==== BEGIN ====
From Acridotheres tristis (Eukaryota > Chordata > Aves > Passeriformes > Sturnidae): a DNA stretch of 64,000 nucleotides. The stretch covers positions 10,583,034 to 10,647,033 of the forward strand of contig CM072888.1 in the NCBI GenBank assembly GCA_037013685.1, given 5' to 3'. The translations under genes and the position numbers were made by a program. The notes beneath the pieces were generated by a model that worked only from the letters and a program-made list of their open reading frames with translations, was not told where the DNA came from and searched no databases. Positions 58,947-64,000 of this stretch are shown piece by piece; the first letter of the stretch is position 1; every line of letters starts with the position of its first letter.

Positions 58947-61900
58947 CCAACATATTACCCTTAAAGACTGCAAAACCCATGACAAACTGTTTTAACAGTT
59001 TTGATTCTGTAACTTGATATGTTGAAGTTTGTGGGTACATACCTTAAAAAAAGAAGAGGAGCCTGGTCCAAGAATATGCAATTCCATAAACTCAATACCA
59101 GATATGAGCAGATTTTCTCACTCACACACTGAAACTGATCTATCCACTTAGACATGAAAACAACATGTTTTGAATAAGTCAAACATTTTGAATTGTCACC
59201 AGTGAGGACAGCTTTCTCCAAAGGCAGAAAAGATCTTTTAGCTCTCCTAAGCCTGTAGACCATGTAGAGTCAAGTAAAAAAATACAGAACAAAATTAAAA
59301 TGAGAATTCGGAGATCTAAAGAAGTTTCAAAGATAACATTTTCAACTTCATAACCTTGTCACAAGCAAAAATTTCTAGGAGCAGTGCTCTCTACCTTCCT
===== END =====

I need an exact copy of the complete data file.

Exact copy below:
From Acridotheres tristis (Eukaryota > Chordata > Aves > Passeriformes > Sturnidae): a DNA stretch of 64,000 nucleotides. The stretch covers positions 10,583,034 to 10,647,033 of the forward strand of contig CM072888.1 in the NCBI GenBank assembly GCA_037013685.1, given 5' to 3'. The translations under genes and the position numbers were made by a program. The notes beneath the pieces were generated by a model that worked only from the letters and a program-made list of their open reading frames with translations, was not told where the DNA came from and searched no databases. Positions 58,947-64,000 of this stretch are shown piece by piece; the first letter of the stretch is position 1; every line of letters starts with the position of its first letter.

Positions 58947-61900
58947 CCAACATATTACCCTTAAAGACTGCAAAACCCATGACAAACTGTTTTAACAGTT
59001 TTGATTCTGTAACTTGATATGTTGAAGTTTGTGGGTACATACCTTAAAAAAAGAAGAGGAGCCTGGTCCAAGAATATGCAATTCCATAAACTCAATACCA
59101 GATATGAGCAGATTTTCTCACTCACACACTGAAACTGATCTATCCACTTAGACATGAAAACAACATGTTTTGAATAAGTCAAACATTTTGAATTGTCACC
59201 AGTGAGGACAGCTTTCTCCAAAGGCAGAAAAGATCTTTTAGCTCTCCTAAGCCTGTAGACCATGTAGAGTCAAGTAAAAAAATACAGAACAAAATTAAAA
59301 TGAGAATTCGGAGATCTAAAGAAGTTTCAAAGATAACATTTTCAACTTCATAACCTTGTCACAAGCAAAAATTTCTAGGAGCAGTGCTCTCTACCTTCCT